Where were you?


We’ve just had a few weeks filled with celebrations – graduation ceremonies, the doctoral conferment ceremony, diploma presentations and a range of other events. I have also had the pleasure of opening the architects’ and industrial designers’ exhibitions. It’s hard not to be impressed and feel proud of everything our students and staff have achieved!

But that’s not what the title of this blog post refers to! At this year’s doctoral conferment ceremony, LTH appointed three honorary doctors: Colin Carlile, previous MD at ESS; Martin Gren, founder of Axis; and Liesbet Van der Perre, electronics professor from Belgium. All three gave lectures and shared experiences and stories from the extraordinary lives they’ve led. We were worried the lecture theatres we’d booked weren’t big enough! Unfortunately such worries were completely unnecessary.

This got me thinking about where we meet – within the university, with industry representatives and the general public. Where and how do we create places to meet? Where do we meet outside of our own, often narrow, fields? How do we generate a cross-disciplinary dialogue?

These conversations and meetings often happen by coincidence, but we must actively create more opportunities for them to occur! These often coincidental meetings can lead to new ideas and new constellations. I believe many of us think this is important.

The honorary doctors’ lectures could have been such an opportunity, but sadly the opportunity was missed. Had we not advertised enough? That might have been a contributing factor, and I welcome all suggestions for how we can improve going forward. But what about personal factors? I know all the excuses and have used them myself – don’t have time, diary is full, not my area, etc. etc. etc. But we all need inspiration and we all need to meet! How can we help to create interesting opportunities to achieve just that?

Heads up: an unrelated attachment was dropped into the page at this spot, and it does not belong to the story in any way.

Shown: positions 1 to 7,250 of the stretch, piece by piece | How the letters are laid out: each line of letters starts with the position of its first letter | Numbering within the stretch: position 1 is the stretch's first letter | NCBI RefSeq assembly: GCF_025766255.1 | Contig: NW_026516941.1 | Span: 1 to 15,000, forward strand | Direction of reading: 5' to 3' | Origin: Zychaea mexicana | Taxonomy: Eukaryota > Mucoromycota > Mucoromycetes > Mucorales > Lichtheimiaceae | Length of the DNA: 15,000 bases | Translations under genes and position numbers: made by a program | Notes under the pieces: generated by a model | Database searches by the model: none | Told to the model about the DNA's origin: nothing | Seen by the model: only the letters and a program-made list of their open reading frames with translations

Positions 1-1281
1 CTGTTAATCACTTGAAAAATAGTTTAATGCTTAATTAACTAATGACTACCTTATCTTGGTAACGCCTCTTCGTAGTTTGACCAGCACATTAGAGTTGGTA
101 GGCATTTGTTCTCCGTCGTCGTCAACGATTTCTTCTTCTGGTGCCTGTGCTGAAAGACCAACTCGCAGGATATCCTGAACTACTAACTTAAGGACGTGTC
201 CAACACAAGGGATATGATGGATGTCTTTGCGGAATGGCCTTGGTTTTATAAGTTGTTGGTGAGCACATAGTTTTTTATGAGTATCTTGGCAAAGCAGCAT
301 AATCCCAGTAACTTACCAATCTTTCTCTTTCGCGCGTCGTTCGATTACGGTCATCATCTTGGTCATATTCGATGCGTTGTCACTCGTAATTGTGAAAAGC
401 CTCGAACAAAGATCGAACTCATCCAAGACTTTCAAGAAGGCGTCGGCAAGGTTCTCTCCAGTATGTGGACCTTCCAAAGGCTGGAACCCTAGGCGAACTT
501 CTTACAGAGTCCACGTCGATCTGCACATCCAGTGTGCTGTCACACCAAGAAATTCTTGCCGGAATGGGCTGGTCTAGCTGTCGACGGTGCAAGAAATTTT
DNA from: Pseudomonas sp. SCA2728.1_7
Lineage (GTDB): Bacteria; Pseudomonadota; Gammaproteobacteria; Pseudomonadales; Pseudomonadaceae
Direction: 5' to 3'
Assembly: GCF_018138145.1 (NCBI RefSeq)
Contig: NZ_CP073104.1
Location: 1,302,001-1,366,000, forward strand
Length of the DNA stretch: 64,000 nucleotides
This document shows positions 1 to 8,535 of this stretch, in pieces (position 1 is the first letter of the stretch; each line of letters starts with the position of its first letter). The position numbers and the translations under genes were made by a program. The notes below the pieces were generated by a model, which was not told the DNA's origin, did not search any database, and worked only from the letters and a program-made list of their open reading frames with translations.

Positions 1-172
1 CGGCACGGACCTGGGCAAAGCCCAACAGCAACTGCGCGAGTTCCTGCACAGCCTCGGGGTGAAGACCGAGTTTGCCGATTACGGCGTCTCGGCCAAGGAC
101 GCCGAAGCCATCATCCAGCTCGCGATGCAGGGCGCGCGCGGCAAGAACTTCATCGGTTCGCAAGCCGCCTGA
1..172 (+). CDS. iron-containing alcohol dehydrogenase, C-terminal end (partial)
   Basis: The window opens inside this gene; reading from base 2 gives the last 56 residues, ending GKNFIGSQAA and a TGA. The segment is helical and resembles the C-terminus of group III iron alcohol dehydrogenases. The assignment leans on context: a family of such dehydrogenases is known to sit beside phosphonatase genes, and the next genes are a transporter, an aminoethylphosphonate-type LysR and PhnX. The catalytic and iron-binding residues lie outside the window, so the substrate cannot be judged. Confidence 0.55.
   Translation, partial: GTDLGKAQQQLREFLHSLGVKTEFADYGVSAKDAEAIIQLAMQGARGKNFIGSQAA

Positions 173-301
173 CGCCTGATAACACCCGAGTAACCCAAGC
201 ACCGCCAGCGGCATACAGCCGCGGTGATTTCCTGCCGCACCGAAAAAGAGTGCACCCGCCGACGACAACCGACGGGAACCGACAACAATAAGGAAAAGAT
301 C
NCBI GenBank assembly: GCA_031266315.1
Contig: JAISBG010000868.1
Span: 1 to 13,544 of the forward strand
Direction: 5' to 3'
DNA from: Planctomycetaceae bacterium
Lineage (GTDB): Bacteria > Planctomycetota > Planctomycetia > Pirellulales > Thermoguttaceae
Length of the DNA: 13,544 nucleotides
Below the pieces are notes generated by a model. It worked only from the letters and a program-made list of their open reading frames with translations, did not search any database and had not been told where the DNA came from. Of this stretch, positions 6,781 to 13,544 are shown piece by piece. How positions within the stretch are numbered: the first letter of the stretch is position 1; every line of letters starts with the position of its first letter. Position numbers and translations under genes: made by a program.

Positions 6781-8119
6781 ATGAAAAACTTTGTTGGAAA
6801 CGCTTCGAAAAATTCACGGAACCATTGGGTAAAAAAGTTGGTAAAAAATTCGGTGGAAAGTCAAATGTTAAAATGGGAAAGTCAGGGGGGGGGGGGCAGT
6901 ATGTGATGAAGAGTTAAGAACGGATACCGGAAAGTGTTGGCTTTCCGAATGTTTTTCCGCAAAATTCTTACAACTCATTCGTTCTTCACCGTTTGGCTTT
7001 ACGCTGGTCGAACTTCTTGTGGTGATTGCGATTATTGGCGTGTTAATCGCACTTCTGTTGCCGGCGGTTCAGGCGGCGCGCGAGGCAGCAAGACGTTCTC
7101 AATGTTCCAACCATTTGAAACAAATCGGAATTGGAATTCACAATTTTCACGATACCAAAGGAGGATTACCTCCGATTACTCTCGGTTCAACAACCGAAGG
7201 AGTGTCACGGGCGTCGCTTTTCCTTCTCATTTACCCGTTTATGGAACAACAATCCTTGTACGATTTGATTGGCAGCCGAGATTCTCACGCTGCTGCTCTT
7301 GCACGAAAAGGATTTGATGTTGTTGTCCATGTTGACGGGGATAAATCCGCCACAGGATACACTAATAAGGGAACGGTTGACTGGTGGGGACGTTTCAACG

We often talk about the benefits of being a ‘full-scale’ university comprising ‘all’ subject areas and faculties. We work well together with private industry and the general public. But do we make full use of our potential? I don’t think we do.

We even have difficulties meeting across departmental and faculty boundaries within the university! We senior researchers have to show our colleagues that we think this is important. How will we otherwise help our students broaden their horizons and take part in the academic conversation? I believe this to be an incredibly important aspect of their education and of our own development.

I’m asking the question, but I don’t have the answer. Let us do better!

So, where were you?

Let me know if you have any bright ideas!

Viktor Öwall
Dean of the Faculty of Engineering LTH


We constantly hear that engineers, architects and designers are in great demand. And that is the case in virtually all areas of education that we offer. However, for many years we have been facing the paradox of having to limit...[more]


For some time, we at LTH have been thinking about how to better explain to the outside world what we do and what drives us. To do so, we have – quite naturally – proceeded on the basis of our vision, developed by the Corporate...[more]


The term Liberal Arts can be interpreted in many different ways – I use it myself when I advocate for students on long degree programmes at Lund University to be allowed to study subjects at other faculties within the framework...[more]


We have come to a point where we need to create new initiatives within undergraduate education, and increase the number of students admitted to LTH. For six years, we have endured the overproduction in education, that is, we...[more]